Are Chinese Aircraft Carriers a Big Threat?

One of them, the Fujian, could be a serious contender in future

4 mins read
Liaoning [File Photo]

China is devoting a great effort in building aircraft carriers.  It has already deployed two conventionally powered carriers, the Liaoning Type 001 (60,000 tons) and the Shandong Type 002 (65,000 tons).  China also is building a much larger aircraft carrier, the Fujian Type 003 weighing 80,000 tons.  It was so important that Xi Jinping, the President of China, initially wanted it named after himself.   

The Fujian project itself is significant not only because of its military value but principally because it is a high prestige project, making China “equal” to the United States.

Both the Liaoning (an updated Russian-aircraft carrier hull based on Russia’s Kuznetsov aircraft carrier (which the Russians call a cruiser), and the Shandong, an improved copy of the Liaoning, have a ski jump style carrier deck for launching aircraft.  The only fighter aircraft that China has capable of operating on these carriers is the J-15 Flying Shark.  The J-15 is a knock-off of a Ukrainian copy of the Russian Su-33, itself a strengthened and heavier version of the Su-27.  The J-15 cannot carry a full load of weapons or filled fuel tanks when operating from these carriers because the aircraft would be too heavy for launch from the carrier deck.  The Russians have already lost at least two Su-33’s from the Kuznetsov, one while operating off the coast of Syria.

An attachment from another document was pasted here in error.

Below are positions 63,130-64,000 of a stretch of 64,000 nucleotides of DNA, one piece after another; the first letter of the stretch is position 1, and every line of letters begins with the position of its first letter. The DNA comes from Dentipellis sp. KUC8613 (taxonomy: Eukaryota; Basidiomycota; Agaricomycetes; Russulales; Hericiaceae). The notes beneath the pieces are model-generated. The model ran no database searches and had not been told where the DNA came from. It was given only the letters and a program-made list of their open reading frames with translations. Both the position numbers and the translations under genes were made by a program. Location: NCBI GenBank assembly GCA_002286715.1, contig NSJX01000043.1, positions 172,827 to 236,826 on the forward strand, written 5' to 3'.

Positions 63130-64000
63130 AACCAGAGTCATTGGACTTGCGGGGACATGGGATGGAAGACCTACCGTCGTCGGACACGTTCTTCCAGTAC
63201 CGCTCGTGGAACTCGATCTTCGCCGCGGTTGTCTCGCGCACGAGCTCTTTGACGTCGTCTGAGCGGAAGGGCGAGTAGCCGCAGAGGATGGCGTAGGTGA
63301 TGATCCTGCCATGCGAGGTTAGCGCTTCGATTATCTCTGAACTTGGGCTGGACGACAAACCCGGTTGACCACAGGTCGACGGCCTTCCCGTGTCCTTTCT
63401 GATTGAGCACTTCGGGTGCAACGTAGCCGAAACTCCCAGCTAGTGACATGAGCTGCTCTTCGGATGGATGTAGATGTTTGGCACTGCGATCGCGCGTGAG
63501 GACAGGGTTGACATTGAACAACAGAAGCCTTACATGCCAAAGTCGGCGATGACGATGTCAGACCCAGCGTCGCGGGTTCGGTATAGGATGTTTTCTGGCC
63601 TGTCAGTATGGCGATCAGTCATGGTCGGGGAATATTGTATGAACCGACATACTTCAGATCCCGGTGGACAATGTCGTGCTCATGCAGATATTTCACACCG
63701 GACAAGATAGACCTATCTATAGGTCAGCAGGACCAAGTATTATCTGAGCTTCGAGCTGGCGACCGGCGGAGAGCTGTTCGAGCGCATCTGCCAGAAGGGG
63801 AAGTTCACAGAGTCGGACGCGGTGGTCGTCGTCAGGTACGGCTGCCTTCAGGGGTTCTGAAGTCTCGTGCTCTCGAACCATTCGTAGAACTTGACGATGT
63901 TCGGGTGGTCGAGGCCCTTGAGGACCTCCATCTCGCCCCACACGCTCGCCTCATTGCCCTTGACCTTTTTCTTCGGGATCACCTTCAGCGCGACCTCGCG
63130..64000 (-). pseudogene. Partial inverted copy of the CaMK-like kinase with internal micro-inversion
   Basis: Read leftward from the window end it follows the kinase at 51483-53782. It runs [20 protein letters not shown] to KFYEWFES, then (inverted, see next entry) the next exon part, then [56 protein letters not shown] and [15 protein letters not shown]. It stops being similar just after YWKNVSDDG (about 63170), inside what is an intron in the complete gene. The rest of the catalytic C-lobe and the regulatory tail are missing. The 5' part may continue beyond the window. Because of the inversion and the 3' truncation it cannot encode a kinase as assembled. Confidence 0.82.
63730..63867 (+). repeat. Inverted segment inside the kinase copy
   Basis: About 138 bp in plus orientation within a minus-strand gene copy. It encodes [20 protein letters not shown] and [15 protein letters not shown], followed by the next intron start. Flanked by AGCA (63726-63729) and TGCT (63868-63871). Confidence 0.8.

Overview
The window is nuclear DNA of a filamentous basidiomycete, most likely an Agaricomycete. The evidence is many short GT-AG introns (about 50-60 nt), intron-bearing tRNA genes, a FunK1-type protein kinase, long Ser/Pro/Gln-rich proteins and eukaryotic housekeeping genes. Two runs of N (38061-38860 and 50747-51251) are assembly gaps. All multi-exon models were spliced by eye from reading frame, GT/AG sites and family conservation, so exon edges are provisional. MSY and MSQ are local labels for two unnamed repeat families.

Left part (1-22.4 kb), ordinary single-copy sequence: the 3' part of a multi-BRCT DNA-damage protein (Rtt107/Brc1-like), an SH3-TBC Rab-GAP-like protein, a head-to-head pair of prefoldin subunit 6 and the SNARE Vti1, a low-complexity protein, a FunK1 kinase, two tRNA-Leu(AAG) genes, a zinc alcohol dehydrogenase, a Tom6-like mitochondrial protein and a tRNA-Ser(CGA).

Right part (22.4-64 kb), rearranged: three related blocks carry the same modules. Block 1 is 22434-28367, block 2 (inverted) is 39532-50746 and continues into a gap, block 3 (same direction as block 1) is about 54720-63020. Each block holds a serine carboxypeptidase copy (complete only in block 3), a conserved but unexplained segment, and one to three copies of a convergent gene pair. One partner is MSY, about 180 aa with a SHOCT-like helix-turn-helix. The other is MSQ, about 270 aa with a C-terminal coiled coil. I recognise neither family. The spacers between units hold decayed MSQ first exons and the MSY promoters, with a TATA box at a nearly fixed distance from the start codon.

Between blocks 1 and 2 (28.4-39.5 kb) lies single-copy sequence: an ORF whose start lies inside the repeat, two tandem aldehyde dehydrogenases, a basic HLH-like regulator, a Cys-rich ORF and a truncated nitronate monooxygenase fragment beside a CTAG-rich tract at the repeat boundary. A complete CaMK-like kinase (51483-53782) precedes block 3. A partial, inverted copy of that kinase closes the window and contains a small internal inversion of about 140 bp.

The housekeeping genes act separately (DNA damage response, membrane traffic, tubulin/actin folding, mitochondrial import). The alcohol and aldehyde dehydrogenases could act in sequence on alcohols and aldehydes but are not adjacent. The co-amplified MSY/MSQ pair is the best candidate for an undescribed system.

Russia also has a second aircraft it can use on its carriers, the MIG-29KR.  One of these also went into the sea in the Syrian operation.

India operates two aircraft carriers, INS Vikrant and INS Vikramaditya.  The Vikramaditya uses the Russian MIG-29K and is based on the old Russian Kiev-class design.  The Vikrant is planned to use the Rafale M aircraft, although it might also end up with the MIG-29K.

China does not have the MIG-29K.  The J-15 Tiger Shark, although it has been improved, renders both the operational Chinese carriers limited in capability and value.

The US Marines for their amphibious assault ships like the USS Wasp (LHD-1) and the British for their new aircraft carriers (HMS Queen Elizabeth and HMS Prince of Wales) use the Lockheed F-35B STOVL (short take off, vertical landing) stealth fighter jet.  These ships do not have launch systems or arresting wires for landing.

Like the US Marines, Japan operates two Izumo-class aircraft carriers, the JS Kaga and the JS Izumo. These are being upgraded to support the F-35B Joint Strike Fighter.  The Kaga requires extensive modifications, so it will be some time before either of these ships can operate with the F-35B.

For the Fujian, China is betting it can come up with a truly flexible carrier that can launch modern fighter jets such as China’s FC-31 stealth fighter.  But China also has taken a significant risk in going for an EMALS (Electromagnetic Aircraft launch system) launcher.

The USS Ford faced a number of problems getting its EMALS to work reliably and recent reports say it still is encountering difficulty.

EMALS offers the advantage of being able to cycle more quickly than a steam catapult, and to take up less space internally since the steam pipes and special boilers for it are not needed for EMALS.